• Olawumi Owolabi

Student thesis: Phd


Comprehensive characterization of gas hydrate systems and subsurface fluid flow phenomena offshore The Gambia, offshore Niger Delta and along the Norwegian margin has been performed through an integrated analysis of geophysical data. The presence of a gas hydrate system is recognized by prominent bottom simulating reflectors (BSR) in both the MSGBC (Mauritania, Senegal, Guinea, Bissau, Conakry) Basin and ultra-deepwater Niger Delta. Assuming steady-state conditions, BSR depths are employed in the estimation of geothermal gradient (GTG) and consequently, heatflow. BSR depths in conjunction with velocity and established empirical relations for gas hydrate stability yields shallow geothermal gradient estimates of 3.6 – 6.5°C/100m and an overall mean heatflow of 56mW/m2 for the MSGBC basin. Present-day thermal maturity of the Neocomian and Jurassic source intervals was assessed by applying the derived mean heatflow. The result indicates mature source intervals. Heatflow ranging from 54 – 79mW/m2 and average shallow GTG of 4.0 – 5.3°C/100m derived from twenty interpreted BSRs was obtained for the Niger Delta study area. In the absence of calibration data, associated errors are evaluated at 38% and 40% for the MSGBC Basin and Niger Delta respectively. Fluid flow features and their associated plumbing systems provide useful information on the sources feeding the Niger Delta gas hydrate system. High permeability flow conduits in the form of pipes, faults and gas chimneys provide suitable paths for the upward migration of subsurface fluids. The spatial distribution of these migration conduits is believed to greatly influence the development of a gas hydrate system in the study area. Seismic interpretation across the Norwegian Margin presents new results for focused fluid flow phenomena and shallow gas accumulation in the Nyegga and Helland Hansen Arch areas. In the Nyegga area, a large population of seabed pockmarks linked to underlying fluid pipes occur in close proximity to the northern escarpment of the Storegga slide. The distribution of fluid pipes is controlled by the local topography of the area. Fluid escape through pipes terminating as pockmarks and occasionally as mounds is attributed to rapid and increased sediment loading caused by the giant Storegga Slide. Shallow gas accumulations evidenced by numerous high amplitude anomalies is common in the vicinity of the Helland Hansen Arch (HHA). Fluid migration in HHA occurs through leakage point of faults and via polygonal fault systems. Detailed analysis and data integration present new observations and evidences for an improved understanding of the gas hydrate systems, thermal regime and subsurface fluid flow phenomena across the investigated areas.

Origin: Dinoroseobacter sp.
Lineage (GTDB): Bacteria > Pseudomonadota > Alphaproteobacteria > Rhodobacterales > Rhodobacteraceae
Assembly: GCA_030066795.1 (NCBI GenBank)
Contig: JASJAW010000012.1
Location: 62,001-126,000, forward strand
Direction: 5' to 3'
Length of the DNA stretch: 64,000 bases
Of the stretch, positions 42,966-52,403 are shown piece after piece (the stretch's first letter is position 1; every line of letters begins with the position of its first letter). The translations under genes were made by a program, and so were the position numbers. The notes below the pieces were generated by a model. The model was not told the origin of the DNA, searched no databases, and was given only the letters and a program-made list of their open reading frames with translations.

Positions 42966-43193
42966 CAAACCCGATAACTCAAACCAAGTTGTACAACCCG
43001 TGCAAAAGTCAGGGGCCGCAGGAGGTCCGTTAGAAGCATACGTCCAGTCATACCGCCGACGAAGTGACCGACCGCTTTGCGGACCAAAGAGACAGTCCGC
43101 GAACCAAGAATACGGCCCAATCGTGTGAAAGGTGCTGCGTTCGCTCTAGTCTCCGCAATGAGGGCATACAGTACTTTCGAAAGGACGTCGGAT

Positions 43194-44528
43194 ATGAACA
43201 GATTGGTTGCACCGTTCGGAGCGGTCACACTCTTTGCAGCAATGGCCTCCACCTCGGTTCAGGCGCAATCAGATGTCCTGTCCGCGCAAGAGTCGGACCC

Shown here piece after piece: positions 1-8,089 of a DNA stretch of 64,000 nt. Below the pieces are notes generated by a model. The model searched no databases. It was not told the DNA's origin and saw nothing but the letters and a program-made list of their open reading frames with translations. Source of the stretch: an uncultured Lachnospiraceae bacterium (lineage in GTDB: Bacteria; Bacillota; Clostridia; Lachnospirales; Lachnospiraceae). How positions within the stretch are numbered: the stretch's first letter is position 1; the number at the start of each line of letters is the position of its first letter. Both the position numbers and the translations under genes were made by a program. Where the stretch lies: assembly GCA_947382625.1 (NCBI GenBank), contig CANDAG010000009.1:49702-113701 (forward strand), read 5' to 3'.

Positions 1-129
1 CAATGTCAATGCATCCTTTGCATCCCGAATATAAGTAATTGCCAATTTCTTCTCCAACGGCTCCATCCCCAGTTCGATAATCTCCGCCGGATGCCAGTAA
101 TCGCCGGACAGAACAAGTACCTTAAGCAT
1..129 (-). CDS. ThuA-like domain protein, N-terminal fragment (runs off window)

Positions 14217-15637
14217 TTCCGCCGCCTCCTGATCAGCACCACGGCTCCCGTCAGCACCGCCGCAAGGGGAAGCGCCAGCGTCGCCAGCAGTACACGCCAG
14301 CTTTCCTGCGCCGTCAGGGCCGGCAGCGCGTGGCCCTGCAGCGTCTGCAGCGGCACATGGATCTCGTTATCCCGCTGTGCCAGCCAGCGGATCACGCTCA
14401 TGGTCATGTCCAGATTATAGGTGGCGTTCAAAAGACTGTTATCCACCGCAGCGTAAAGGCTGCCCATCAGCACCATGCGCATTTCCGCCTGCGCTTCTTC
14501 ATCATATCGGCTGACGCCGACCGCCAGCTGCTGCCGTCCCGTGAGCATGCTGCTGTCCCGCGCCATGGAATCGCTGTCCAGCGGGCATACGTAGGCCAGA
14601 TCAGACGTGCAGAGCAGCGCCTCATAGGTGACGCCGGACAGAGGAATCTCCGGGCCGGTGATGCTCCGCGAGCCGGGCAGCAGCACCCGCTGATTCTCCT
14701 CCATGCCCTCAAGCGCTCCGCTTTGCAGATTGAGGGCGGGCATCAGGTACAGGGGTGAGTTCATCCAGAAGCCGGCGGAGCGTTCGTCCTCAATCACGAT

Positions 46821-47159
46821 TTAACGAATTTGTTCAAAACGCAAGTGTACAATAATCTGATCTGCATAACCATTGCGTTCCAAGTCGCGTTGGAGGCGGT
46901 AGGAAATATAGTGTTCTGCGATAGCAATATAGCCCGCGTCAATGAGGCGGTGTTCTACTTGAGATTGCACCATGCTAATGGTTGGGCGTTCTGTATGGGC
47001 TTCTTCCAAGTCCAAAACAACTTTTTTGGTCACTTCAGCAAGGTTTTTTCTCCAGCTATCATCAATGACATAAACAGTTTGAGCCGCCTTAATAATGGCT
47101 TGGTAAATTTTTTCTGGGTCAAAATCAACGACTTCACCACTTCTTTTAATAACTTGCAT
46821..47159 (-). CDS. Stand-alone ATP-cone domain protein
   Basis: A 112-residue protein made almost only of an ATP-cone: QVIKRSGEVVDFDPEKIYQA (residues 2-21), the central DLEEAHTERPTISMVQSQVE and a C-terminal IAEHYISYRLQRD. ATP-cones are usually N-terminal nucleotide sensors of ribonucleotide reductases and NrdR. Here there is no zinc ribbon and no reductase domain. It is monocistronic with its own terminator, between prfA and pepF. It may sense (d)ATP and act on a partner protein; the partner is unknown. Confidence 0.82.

Date of Award1 Aug 2021
Original languageEnglish
Awarding Institution
  • The University of Manchester
SupervisorJonathan Redfern (Supervisor) & Mads Huuse (Supervisor)

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